After that, have a look at the “Processor” tab, and change the CPU core as per your requirements.
And once you are done with the changes, make sure to click on “OK” to save them.
Step 4: Boot Virtual Machine
After following the above procedure, click on start button to power on the machine. Once you start the machine, you will be prompted with a mouse integration message. Simply click on “continue”. Basically, it instructs you to get out of the machine using the “Right Ctrl” key.
Next, you will find the boot option. Simply press enter on “Start Fedora-KDE Live 36”.
And once you get the screen like the below image, double click on “Install to Hard Drive” to start the installation process.
Step 5: Select Languge
The first screen will prompt you to select a language, so choose the language as per your preference and click on Continue to proceed ahead.
Step 6: Installation tasks need to be completed
You can use the below screen as a checkpoint to complete the installation.
Three items are highlighted. Let me finish the task in the following sequences: Installation Destination -> Root Account -> User Creation.
If you want to change the keyboard layout, then click on Keyboard and select Keyboard as per your preference.
In my case, the system automatically detects the time and date, so I don’t think I need to change it. But it is not like that in your case. Then click on Time & Date to set it according to your region.
Step 7: Installation Destination
In this step, you need to select the disk where you want to install Fedora.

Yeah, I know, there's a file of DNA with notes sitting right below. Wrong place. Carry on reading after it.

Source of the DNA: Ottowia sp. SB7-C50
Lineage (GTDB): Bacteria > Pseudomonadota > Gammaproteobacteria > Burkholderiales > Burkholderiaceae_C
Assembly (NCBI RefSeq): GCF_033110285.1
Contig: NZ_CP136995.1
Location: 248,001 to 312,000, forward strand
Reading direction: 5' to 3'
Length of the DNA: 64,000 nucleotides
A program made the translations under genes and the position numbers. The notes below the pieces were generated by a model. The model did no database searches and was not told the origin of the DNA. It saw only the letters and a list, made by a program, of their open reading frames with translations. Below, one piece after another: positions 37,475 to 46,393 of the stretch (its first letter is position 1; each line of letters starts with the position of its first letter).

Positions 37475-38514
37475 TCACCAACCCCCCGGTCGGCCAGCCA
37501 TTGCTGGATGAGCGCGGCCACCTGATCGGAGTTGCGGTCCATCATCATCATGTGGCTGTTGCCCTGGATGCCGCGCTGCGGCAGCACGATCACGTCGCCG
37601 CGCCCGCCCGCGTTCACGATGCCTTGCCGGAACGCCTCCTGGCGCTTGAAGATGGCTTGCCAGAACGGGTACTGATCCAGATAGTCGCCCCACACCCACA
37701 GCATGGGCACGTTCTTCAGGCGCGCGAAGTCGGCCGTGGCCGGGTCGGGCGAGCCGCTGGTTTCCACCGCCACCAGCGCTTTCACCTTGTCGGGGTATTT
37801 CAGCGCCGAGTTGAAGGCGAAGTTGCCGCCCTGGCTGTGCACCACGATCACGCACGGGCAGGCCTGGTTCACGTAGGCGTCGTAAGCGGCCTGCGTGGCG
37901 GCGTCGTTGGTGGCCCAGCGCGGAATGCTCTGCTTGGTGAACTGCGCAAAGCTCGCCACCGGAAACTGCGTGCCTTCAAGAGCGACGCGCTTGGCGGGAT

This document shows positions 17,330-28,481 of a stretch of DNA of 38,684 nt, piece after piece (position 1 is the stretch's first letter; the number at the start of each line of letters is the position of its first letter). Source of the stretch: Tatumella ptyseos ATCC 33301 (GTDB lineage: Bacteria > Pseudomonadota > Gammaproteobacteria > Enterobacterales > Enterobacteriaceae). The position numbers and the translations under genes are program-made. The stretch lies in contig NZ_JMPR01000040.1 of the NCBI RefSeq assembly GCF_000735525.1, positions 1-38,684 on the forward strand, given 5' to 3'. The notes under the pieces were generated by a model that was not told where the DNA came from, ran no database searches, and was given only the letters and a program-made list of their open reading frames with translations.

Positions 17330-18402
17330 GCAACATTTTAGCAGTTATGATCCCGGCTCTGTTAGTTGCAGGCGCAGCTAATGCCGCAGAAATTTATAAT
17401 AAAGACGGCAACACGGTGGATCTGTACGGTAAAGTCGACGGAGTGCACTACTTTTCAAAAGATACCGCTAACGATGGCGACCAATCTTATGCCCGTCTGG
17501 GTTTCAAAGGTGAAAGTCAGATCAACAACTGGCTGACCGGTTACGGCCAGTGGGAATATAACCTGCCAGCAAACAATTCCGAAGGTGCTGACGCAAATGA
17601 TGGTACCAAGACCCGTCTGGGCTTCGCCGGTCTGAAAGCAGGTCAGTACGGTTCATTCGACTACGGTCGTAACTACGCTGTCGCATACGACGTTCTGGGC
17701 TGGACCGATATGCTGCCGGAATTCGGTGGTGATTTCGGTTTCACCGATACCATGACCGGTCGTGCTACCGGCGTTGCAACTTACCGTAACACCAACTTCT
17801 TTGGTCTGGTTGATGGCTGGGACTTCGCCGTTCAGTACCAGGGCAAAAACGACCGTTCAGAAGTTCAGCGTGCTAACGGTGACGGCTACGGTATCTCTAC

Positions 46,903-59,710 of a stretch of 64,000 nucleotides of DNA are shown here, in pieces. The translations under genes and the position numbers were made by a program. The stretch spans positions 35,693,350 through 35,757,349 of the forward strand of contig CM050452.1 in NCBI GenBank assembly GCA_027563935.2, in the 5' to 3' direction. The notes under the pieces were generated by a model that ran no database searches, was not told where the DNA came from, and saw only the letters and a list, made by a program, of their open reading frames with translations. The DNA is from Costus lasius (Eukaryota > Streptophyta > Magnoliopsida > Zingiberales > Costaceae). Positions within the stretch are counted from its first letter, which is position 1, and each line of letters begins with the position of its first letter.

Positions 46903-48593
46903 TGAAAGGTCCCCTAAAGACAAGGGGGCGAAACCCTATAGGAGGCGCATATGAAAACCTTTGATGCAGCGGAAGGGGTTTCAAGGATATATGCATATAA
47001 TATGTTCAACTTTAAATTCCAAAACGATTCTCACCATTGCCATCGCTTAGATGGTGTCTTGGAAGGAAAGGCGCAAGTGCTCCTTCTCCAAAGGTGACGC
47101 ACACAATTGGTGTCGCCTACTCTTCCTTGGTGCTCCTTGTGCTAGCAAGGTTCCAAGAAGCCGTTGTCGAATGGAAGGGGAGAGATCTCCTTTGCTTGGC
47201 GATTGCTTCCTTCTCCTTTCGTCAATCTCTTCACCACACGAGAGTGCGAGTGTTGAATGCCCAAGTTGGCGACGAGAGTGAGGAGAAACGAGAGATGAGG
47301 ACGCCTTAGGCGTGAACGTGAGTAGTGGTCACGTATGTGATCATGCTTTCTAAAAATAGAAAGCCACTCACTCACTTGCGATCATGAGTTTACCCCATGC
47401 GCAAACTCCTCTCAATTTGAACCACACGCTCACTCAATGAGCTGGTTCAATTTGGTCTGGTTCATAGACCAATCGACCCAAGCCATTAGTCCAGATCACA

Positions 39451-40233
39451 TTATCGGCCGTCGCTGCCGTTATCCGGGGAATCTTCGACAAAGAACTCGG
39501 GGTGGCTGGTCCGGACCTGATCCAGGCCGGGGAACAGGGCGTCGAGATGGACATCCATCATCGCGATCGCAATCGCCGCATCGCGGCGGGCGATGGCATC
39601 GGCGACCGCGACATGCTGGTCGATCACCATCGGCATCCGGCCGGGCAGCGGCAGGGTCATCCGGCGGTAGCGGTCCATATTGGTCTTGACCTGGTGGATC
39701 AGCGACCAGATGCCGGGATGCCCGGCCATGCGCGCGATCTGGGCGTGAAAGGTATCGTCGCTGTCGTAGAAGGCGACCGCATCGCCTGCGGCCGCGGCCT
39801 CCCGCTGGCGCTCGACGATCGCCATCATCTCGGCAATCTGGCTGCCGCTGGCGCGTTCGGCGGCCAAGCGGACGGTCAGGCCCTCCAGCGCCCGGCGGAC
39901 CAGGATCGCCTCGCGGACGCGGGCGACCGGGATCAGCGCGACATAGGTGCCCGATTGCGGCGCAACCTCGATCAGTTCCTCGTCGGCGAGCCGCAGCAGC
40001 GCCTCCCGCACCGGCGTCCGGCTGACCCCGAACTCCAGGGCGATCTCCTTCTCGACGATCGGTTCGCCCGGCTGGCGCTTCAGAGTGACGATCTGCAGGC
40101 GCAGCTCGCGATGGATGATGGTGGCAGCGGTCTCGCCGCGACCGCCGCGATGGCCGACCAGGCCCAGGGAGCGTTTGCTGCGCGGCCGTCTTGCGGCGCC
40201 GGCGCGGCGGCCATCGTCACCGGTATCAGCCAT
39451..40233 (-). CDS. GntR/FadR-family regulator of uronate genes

From the initial steps, you have already created the disk, so first select the disk and then choose “Automatic” Storage Configuration for the sake of simplicity.
If you want to keep a separate partition, then choose the custom option and specify the separate space home, /, swap.
I’m good with the following configuration, so let me click on “Done” to save the changes.
Step 8: Enable root account
Now you are left to enable the root account to manage the system. By default it is disabled. Click on “Enable root account” and set the root password.
Once you have entered the password, click on Done.
Step 9: Create a User
The last step is to create a user to perform regular tasks. You should not use your root account for general purposes. To create a new user, click on “User Selection”.
And fill in the following details like Full name, User name, you can mark a check on the “Add administrative privilege to become a super user”, and to make the account secure, also check on “Require a password to use this account” and type the password.
To save the following changes, click on “Done”.
Step 10: Installation Summary
Final checkpoint! You can still make any changes if you want to, and once you are satisfied with the configuration, click on “Begin Installation”.
Meanwhile, you can grab a cup of coffee for yourself and wait for the installation to be finished.
Once the installation is finished, restart your virtual machine to get a hand on a fresh installation of Fedora.
When you try to run Fedora, it may take you to the boot menu, and to avoid that, you need to detach the ISO file from the Storage section like the below-attached image.
If you are not able to connect your Fedora machine locally through an SSH connection, then you need to change the Network Adapter setting, or else you can check the SSH service status before that change the type of network adapter in VirtualBox.
To change, first go to the settings of your Fedora Virtual Machine and change the tab to the Network section. Under the Network Section by Default, you will find NAT. Change it to “Bridge”, and specify the active network interface of your current host.
After following the above changes, you can use VirtualBox on your local network, and still, if you face some issues while starting, you can refer to this link:
That’s all to install Fedora on your VirtualBox.
A man with a tech effusive who has explored some of the amazing technology stuff and is exploring more. While moving towards, I had a chance to work on Android development, Linux, AWS, and DevOps with several open-source tools.